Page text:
In some cases, the notary appreciates their services, depending on the time spent in other fee of a few tenths of a percent of the purchase price.
Traditionally, the entire fee for services agency paid by the seller except as previously agreed by the parties, as well as the signing of the mandate by the buyer to search for real estate, provides personalized search service.
The tax effect of obtaining a residence permit
In general, according to Swiss law, a person who has received a residence permit (type B), and acquires the status of a tax resident of Switzerland - is one of the tax consequences. According to Swiss tax law income and wealth around the world are taxed in Switzerland and shall be declared. All taxes are levied at the federal, cantonal and communal levels, tax rates are progressive and vary in each community. The lower limit of the maximum income tax rate is kept at about 20% and the upper limit - at around 42%.
In addition to the worldwide income and taxes are subject to the notional value of the Swiss real estate lease - it is regarded as income in Switzerland. On the other hand, are deducted from the taxable income the cost of maintaining and maintenance of real estate and interest payments on mortgage loans.
Movable assets around the world, and real estate in Switzerland are subject to the cantonal and communal tax on wealth. Wealth tax is charged based on the amount of net assets, respectively, mortgages and other loans are deducted from the tax value of the assets. Clean Assets subject to a progressive tax rate, which can reach its maximum level of 0.1% to 1%, depending on the cantonal and communal tax rates.
With regard to non-Swiss citizens, and not carrying out in Switzerland paid employment, many cantons expect tax base, based on the rental value of the Swiss property (usually it is equal to seven times the size of the annual rent) and costs of accommodation, without taking into account the worldwide income client. Moreover, to provide a one-time tax the tax authorities require that the minimum tax burden is at least CHF 120 000 - in cases where the tax value of real estate is relatively small. The so-called one-time tax (Pauschalbesteuerung, forfait fiscal, tassazione globale) contested at the federal and cantonal level, and can be canceled in the coming years after a federal referendum in 2015.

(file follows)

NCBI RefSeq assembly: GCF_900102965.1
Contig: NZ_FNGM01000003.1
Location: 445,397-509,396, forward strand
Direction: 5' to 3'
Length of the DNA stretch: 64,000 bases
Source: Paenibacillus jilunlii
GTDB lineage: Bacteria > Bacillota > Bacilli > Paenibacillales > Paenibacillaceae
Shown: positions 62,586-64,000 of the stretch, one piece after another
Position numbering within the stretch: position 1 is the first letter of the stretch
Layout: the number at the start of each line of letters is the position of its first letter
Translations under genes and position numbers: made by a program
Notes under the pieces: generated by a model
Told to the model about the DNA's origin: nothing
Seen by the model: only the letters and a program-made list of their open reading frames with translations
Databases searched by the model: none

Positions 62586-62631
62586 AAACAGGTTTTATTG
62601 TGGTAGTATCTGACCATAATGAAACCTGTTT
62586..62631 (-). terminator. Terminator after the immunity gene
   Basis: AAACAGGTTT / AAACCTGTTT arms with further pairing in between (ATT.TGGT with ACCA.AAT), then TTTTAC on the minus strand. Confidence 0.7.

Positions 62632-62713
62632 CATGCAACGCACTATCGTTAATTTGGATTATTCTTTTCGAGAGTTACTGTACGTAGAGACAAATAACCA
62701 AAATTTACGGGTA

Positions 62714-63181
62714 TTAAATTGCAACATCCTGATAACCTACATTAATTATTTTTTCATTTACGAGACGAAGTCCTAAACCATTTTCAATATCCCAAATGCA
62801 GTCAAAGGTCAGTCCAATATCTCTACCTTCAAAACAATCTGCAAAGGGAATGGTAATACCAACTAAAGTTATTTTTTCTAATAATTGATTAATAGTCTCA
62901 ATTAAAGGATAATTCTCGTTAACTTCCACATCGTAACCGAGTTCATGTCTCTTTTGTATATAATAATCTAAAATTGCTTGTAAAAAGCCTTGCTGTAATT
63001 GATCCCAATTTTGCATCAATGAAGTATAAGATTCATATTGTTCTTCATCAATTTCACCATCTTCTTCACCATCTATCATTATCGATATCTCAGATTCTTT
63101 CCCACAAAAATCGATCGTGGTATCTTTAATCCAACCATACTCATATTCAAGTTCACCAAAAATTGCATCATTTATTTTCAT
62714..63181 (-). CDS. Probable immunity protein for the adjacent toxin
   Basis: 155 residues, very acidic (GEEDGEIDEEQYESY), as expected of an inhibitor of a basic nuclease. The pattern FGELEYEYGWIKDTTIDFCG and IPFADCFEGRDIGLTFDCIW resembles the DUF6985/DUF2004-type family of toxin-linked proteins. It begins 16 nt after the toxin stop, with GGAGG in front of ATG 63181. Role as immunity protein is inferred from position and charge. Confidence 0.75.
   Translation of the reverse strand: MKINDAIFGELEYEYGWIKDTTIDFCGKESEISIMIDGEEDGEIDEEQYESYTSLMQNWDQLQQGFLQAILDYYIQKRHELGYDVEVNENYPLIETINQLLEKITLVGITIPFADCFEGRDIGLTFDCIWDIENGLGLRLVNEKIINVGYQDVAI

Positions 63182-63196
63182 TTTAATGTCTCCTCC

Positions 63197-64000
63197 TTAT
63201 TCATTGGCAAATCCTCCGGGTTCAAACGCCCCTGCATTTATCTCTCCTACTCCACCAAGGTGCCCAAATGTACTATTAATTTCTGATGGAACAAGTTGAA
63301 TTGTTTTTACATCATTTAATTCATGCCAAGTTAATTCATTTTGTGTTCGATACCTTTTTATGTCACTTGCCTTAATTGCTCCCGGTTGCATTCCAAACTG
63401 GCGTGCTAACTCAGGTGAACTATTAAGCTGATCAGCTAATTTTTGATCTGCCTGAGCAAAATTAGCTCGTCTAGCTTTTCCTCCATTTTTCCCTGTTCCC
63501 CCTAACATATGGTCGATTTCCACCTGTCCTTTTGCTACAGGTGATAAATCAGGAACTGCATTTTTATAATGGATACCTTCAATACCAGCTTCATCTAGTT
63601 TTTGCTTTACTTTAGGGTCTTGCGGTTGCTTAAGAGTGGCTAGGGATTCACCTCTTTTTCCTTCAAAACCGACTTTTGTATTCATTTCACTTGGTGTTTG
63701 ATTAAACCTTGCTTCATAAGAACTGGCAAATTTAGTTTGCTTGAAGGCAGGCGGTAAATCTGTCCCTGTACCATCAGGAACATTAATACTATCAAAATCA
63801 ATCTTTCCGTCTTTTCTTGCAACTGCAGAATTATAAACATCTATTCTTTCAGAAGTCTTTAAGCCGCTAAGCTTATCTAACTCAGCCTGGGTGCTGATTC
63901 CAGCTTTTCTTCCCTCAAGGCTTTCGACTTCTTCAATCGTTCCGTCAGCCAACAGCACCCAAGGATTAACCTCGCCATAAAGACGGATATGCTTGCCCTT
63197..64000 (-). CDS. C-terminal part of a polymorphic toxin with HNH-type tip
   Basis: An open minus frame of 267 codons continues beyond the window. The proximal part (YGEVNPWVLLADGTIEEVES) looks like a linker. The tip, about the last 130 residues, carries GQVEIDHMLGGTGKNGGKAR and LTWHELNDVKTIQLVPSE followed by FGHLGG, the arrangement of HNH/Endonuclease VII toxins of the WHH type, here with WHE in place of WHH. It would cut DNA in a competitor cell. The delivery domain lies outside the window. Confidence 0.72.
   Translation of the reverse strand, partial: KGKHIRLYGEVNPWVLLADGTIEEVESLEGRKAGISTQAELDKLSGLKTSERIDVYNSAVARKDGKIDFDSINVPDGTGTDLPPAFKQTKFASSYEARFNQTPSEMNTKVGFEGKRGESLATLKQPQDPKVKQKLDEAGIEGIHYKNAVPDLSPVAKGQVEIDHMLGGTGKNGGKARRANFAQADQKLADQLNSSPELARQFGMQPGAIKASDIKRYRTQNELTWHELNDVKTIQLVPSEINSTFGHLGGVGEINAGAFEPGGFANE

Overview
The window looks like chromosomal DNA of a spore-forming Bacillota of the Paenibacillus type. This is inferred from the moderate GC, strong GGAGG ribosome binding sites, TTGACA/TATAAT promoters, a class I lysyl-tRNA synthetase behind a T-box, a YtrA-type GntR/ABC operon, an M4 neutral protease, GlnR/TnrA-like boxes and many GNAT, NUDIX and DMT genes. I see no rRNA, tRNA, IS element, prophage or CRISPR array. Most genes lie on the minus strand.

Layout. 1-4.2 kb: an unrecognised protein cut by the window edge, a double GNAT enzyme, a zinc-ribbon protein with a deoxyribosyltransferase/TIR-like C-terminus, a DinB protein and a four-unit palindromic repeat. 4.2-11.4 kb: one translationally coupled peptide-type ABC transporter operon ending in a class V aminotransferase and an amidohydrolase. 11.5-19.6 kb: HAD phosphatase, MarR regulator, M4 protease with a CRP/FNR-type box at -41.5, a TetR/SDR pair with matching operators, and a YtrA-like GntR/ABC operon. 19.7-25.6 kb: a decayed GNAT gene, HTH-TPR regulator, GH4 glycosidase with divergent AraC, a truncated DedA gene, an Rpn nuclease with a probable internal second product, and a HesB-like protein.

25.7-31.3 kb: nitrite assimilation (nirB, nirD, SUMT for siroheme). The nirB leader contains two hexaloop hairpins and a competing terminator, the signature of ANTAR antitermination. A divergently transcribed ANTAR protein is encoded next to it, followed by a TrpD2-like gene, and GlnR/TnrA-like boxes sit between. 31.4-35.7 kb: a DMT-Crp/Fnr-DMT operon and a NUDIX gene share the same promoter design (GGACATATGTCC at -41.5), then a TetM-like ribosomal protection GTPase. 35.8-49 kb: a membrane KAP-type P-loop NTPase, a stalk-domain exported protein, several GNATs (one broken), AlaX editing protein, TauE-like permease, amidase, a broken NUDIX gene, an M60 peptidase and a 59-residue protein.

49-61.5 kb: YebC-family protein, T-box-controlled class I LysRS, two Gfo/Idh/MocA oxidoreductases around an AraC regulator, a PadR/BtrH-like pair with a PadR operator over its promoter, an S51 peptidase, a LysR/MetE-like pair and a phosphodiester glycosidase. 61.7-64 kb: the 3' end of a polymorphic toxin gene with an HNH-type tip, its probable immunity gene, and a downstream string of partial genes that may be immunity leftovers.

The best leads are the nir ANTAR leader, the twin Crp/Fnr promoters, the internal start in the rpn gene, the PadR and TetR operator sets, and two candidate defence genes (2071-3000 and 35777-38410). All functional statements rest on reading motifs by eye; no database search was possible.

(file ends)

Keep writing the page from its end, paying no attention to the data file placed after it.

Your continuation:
The order of succession for the residents of Switzerland
If housing is considered in Switzerland, the Swiss international tax and private law as a principal residence, the order of succession established by the Swiss rules and tax laws. In accordance with Swiss law of succession to the relatives of coercive rules of succession. Swiss private international law provides for the possibility for foreigners to give up this option in cases where a will falls under a different governing law. Taxes on inheritance and gift tax is currently levied only at the cantonal and communal level. In most cantons, taxes are not levied on the spouses and direct heirs descending. Tax laws in some cantons did not provide the gift tax and / or inheritance, in other cantons impose taxes on inheritance and gift tax at a rate of about 40% for persons who are not related by family ties. In 2014 or 2015 it will be held a referendum in which the Swiss people will be able to vote for the abolition of the cantonal inheritance taxes to the federal tax rate of 20% on the legacy of more than 2 million CHF.